So many companies exist solely to gather your personal information and sell it to others: nosy neighbors, your employer, and most definitely the government (you might be surprised how much of Equifax and other consumer reporting companies’ business comes from the government). The information can consist of your address and other contact info, how much you paid for your house, public debt information, links to your family, and other intrusive details that you may simply prefer not to share with the world. But, it may seem like there are so many places on the Internet that have your data that going around and asking them to take down your data would be futile (or worse, be ignored by the data providers).
Actually, there are only a few big sources for data, and most of the vast quantities of data providers are simply resellers, and further, all of the big online data companies have opt-out policies that allow you to remove your listing from public view. A few clicks of some forms, sometimes with a copy of an ID attached (black out your ID card number before sending!), and you’ve disappeared from a large portion of the Internet — both the big databases and the resellers alike.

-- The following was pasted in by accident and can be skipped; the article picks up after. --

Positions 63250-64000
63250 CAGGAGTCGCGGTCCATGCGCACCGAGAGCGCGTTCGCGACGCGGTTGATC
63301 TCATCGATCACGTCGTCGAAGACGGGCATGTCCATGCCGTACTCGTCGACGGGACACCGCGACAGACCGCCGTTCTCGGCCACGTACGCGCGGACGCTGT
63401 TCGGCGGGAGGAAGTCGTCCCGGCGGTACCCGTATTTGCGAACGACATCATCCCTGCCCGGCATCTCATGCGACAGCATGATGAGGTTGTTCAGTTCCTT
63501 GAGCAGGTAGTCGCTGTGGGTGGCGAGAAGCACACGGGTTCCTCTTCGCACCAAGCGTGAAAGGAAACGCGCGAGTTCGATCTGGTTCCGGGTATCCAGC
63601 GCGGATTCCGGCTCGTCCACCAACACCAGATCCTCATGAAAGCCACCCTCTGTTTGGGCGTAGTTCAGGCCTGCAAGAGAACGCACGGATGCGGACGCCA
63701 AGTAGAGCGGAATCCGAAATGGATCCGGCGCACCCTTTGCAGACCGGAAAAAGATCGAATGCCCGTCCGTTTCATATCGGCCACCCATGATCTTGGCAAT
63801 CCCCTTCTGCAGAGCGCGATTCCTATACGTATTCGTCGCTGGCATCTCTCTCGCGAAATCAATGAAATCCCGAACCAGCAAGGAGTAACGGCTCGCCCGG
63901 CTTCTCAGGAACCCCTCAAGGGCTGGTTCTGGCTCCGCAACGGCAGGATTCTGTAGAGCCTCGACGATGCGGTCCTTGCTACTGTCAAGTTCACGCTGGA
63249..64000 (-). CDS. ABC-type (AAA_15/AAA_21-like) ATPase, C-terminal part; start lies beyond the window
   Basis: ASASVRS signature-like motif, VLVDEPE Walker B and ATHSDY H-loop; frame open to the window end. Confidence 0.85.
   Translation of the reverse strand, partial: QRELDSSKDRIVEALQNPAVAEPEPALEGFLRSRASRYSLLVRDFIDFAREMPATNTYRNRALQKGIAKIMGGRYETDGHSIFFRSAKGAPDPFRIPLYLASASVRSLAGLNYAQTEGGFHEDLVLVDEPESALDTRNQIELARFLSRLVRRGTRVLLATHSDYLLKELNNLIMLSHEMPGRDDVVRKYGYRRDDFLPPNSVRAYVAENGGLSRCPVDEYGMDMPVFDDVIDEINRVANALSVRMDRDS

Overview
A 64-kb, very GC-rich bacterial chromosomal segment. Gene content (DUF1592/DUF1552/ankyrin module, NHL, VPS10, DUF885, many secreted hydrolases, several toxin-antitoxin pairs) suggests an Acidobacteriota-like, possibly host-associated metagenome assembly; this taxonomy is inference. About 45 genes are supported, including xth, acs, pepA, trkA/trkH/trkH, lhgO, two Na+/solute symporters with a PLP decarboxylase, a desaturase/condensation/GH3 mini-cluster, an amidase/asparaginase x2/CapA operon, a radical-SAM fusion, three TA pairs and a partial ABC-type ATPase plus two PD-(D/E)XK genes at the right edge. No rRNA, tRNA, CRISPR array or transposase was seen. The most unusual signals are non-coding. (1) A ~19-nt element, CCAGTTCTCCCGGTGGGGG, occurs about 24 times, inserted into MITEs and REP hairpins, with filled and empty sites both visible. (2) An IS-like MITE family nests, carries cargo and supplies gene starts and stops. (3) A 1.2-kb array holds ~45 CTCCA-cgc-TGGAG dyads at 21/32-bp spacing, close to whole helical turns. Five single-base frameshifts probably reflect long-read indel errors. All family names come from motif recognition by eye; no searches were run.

Here’s where to go:
- MyLife (find your profile and then e-mail firstname.lastname@example.org to ask for removal)
This is one of a 30-part series, “No Surveillance State Month,” where daily for the month of June I’ll be posting ways to avoid invasion of your privacy in the digital age. The intent of these posts is not to enable one to escape detection while engaging in criminal activity — there’s still the old-fashioned “send a detective to watch you” for which these posts will not help. Rather, this series will help you to opt-out of the en masse collection of data by the government and large corporations that places Americans in databases without their knowing and freely-given consent for indefinite time periods. We all have the right to privacy, and I hope you demand it.